So, back to the Columbia 26.
As the previously mentioned list shows, there is really not a lot I’d change but a couple of things do come to mind. Mainly the rudder, propulsion system, and rig. Today, because they are somewhat related projects, we’ll focus a little on propulsion and the rudder.
Having looked at a lot of old Columbia 26 MK 2’s for sale, a great many of them all seem to come with either inboard engines with dire issues or outboards on a transom mount. Truth is, I’m not a huge fan of outboards on a transom mount and I’m not sure that an inboard engine is the best use of space and payload capacity on a 26-foot full time cruising boat.
If I were going to VolksCruiserize a Columbia 26 my first thought would be to remove an inboard with issues (gaining valuable stowage space). If it had a transom mounted outboard (even one that worked) I’d lose it and take it to the nearest consignment store and go engineless (more or less) using sweeps for the most part and a 4hp outboard on the dinghy as a yawl boat when needful.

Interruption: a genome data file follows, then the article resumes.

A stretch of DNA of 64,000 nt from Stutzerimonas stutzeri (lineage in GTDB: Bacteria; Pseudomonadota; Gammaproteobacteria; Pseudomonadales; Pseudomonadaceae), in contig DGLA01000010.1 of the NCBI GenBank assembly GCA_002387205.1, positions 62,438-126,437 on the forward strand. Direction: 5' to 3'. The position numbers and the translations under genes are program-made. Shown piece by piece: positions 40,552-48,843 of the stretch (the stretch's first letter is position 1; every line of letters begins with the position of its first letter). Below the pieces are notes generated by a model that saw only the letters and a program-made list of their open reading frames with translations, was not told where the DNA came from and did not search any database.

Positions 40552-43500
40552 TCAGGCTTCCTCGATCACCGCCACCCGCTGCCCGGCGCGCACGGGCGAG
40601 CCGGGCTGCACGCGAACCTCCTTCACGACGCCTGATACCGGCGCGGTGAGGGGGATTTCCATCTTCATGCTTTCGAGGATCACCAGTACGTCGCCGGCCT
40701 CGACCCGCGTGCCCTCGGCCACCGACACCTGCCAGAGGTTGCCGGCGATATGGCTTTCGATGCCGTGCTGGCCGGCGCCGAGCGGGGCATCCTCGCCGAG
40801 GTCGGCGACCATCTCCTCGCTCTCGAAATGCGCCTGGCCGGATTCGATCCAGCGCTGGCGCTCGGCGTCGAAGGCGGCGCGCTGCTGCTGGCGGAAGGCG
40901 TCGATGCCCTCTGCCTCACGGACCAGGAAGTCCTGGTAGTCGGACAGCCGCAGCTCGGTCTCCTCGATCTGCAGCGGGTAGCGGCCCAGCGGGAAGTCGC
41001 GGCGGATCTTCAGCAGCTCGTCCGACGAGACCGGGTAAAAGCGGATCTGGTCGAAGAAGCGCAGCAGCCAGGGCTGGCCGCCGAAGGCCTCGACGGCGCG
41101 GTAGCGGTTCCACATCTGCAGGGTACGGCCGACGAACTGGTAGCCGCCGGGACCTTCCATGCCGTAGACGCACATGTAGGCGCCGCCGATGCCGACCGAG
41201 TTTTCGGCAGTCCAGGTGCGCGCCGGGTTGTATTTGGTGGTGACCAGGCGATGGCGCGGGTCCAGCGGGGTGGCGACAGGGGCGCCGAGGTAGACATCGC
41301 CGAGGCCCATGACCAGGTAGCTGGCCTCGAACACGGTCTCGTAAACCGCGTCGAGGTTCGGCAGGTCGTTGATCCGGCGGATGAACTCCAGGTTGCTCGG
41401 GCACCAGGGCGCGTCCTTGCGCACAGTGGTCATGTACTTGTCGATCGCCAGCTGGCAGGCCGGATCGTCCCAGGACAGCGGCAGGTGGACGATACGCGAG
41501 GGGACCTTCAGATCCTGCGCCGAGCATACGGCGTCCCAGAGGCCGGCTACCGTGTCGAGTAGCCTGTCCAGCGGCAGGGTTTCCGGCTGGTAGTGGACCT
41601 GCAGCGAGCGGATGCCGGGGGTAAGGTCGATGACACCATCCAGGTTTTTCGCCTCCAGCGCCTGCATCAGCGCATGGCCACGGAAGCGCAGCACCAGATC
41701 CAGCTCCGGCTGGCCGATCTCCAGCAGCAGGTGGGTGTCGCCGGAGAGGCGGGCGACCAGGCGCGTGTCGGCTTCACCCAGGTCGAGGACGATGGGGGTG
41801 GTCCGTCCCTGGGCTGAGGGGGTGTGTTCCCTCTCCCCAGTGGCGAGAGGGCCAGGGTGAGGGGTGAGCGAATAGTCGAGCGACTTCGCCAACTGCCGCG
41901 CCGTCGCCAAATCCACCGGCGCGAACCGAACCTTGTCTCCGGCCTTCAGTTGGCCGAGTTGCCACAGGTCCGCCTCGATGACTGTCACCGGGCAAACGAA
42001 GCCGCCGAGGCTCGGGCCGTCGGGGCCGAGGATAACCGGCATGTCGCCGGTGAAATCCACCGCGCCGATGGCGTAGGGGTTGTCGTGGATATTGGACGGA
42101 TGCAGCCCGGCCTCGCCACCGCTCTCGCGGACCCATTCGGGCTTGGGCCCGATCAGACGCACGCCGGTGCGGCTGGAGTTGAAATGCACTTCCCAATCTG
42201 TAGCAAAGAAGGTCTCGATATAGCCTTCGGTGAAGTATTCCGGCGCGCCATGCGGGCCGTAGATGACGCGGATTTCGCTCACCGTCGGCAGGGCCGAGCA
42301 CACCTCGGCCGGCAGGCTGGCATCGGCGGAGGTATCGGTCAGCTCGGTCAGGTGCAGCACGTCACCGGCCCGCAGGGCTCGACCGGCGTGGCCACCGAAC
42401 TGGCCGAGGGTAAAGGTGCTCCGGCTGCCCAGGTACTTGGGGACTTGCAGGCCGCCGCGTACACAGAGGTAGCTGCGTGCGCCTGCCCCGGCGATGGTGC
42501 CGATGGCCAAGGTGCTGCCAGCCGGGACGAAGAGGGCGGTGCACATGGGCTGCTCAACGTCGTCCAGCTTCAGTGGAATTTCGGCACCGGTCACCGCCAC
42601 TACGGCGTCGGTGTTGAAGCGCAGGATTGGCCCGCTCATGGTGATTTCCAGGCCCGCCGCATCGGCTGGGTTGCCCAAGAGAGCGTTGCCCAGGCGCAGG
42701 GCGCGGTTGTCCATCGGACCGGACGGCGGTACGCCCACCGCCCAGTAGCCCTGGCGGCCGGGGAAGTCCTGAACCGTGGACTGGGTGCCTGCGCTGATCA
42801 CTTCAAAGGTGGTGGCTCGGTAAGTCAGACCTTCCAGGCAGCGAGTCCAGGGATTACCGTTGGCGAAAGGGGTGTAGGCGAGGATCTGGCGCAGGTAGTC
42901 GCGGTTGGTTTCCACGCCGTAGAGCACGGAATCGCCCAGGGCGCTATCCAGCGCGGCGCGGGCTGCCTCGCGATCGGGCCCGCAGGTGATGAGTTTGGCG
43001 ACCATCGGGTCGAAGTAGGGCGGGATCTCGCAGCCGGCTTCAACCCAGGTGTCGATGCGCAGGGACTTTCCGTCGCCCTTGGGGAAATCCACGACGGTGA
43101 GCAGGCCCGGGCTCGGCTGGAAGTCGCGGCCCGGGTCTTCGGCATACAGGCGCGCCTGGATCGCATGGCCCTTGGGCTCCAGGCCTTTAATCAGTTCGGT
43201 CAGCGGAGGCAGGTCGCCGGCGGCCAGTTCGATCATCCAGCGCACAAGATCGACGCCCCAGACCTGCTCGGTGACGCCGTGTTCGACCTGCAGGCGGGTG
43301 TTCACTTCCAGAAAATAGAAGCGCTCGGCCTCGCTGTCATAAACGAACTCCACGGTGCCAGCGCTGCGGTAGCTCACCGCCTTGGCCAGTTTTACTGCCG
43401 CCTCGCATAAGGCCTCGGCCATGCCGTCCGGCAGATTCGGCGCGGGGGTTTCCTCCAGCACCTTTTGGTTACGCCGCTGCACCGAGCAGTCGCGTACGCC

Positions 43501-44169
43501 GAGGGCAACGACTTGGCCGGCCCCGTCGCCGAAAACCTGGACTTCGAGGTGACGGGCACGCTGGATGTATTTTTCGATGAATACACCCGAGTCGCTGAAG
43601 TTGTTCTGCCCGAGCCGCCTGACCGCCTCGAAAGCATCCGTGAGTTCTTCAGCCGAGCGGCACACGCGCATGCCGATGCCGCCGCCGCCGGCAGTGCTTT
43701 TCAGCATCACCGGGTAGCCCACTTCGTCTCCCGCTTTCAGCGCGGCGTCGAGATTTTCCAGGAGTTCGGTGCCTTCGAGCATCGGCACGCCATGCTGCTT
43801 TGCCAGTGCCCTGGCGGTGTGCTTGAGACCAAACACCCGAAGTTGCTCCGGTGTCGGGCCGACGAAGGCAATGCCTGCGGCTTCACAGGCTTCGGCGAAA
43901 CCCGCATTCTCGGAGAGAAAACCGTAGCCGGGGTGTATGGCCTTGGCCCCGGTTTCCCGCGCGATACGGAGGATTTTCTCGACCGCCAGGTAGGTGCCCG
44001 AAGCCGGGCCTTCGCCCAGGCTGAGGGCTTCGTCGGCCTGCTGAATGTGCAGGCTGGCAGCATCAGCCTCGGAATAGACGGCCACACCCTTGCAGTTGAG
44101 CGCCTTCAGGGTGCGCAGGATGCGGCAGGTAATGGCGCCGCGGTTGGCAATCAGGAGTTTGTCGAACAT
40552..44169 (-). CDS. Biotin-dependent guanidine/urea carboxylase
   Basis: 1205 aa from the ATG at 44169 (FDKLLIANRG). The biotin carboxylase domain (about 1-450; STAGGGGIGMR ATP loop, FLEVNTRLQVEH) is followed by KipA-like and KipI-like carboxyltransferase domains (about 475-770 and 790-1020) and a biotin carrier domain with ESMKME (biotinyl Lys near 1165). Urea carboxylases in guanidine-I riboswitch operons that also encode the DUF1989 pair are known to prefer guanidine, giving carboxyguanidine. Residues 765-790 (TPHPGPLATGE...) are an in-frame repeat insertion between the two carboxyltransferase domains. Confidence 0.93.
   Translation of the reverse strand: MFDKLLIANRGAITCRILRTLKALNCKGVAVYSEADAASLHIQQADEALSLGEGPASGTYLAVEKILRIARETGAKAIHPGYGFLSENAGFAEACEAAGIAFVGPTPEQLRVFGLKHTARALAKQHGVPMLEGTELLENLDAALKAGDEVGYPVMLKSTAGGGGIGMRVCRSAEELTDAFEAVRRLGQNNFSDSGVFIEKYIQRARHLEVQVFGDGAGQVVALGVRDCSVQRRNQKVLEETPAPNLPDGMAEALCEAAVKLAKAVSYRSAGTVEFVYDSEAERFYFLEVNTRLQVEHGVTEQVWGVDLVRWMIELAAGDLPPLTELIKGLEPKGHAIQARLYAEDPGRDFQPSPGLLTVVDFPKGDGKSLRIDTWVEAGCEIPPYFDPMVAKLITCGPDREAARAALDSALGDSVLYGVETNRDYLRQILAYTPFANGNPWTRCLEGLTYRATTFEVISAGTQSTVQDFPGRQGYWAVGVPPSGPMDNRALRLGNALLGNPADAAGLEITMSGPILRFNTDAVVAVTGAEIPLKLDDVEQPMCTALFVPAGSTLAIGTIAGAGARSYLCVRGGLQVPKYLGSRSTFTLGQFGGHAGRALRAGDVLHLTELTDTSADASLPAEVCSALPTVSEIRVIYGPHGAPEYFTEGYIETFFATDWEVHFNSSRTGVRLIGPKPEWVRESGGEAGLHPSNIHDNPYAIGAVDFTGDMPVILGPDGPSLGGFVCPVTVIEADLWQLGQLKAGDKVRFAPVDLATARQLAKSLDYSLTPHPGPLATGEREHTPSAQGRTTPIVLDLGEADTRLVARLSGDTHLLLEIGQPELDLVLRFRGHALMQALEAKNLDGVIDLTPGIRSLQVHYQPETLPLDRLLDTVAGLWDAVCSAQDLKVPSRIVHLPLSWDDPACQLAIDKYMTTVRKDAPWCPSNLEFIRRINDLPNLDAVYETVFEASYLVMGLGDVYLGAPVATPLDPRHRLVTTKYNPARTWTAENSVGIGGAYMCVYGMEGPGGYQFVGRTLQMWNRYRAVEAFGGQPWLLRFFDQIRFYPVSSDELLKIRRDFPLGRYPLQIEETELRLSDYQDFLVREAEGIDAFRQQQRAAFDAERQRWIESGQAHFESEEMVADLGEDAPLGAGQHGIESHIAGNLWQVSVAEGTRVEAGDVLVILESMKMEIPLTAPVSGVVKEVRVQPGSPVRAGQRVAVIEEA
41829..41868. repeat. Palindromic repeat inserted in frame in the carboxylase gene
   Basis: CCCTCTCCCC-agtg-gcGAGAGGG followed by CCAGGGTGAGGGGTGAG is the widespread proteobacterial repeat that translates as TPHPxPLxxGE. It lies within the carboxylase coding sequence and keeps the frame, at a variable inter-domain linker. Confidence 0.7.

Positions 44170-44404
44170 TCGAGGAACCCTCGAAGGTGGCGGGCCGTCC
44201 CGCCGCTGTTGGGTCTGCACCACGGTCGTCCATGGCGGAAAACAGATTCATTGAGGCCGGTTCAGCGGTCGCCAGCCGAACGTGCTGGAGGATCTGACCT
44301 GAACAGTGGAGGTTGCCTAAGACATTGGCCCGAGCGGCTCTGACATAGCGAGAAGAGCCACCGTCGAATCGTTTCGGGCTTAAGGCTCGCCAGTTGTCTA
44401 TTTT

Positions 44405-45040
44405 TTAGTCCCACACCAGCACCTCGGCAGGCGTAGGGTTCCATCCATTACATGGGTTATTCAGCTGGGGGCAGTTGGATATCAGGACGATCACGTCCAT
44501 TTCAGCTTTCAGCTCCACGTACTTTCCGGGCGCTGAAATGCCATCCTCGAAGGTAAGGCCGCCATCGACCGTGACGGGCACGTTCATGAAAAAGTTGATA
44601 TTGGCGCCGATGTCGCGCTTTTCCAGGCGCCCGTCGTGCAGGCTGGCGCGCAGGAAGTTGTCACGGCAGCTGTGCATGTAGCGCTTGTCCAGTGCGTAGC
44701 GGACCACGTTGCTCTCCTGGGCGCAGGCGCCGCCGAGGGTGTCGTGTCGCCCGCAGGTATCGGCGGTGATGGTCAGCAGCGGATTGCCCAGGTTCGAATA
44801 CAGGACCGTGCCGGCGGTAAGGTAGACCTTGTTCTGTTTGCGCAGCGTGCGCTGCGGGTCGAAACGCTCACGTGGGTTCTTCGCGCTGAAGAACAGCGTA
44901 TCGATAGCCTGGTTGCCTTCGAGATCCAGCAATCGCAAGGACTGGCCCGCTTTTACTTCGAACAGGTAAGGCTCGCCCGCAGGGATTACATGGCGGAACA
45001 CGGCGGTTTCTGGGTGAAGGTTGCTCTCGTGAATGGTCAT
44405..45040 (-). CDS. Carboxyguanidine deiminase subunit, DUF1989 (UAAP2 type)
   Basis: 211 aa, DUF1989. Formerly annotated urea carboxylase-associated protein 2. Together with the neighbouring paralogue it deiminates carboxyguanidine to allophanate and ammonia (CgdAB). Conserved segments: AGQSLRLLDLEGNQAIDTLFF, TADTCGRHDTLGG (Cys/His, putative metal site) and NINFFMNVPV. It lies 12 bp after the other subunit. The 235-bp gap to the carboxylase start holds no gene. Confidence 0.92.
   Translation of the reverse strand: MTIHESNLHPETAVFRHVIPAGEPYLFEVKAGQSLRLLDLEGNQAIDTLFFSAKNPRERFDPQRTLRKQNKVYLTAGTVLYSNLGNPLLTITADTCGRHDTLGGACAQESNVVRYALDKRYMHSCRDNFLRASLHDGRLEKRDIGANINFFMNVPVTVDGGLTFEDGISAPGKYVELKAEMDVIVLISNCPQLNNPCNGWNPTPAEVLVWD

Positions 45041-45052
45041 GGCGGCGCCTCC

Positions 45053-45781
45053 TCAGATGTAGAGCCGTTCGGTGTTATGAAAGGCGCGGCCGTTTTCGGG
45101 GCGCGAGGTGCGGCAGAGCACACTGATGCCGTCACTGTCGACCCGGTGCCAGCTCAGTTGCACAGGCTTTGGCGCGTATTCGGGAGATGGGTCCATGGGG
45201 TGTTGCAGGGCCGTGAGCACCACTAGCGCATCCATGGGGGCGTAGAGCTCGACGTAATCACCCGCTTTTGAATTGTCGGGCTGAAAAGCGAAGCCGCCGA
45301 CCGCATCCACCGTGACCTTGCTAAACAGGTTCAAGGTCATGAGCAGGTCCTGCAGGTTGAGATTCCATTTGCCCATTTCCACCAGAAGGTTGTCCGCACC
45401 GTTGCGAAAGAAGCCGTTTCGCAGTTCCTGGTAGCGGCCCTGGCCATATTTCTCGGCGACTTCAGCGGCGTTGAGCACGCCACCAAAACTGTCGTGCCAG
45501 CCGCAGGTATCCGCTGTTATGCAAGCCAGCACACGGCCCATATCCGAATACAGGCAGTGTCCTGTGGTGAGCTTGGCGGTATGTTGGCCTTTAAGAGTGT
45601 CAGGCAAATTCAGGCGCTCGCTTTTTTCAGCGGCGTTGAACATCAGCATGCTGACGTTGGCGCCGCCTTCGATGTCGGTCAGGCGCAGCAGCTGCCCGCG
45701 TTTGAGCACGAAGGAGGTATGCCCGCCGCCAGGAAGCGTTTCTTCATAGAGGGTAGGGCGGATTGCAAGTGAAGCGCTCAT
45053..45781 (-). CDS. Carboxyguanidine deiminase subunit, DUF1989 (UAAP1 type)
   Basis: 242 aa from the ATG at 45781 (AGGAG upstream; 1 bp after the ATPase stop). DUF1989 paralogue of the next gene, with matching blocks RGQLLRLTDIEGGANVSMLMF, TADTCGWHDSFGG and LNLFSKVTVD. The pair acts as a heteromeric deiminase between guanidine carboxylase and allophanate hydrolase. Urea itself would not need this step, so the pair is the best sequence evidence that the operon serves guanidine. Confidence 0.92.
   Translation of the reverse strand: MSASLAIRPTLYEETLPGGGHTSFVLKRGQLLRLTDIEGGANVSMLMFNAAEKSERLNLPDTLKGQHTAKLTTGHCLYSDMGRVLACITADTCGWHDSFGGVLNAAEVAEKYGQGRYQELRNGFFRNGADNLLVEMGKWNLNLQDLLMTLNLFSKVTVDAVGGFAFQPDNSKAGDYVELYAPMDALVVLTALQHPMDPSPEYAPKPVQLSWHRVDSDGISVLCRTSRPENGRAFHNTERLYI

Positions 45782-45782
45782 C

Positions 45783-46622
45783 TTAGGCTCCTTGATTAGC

Of course, a lot of people feel the need for a dedicated engine and, for them, I’d suggest a small 4HP outboard in a well in the rear of the cockpit. Which is just that little bit problematic because you’d have to build a well and a pair of rudders to replace the one in the way
Kind of makes engineless a bit more attractive does it not?
That said, a well is not such a big or expensive project and, more than likely, whatever you do you’ll most likely want to rebuild the existing rudder anyway because a rudder built in the late sixties/early seventies is long past its sell by date so a new rudder (or rudders) would be a very good thing.
More about rudders later but, in the meantime, you might want to check out Atom Voyages which has an artful plethora of great information on making excellent outboard wells for small cruising sailboats like this one.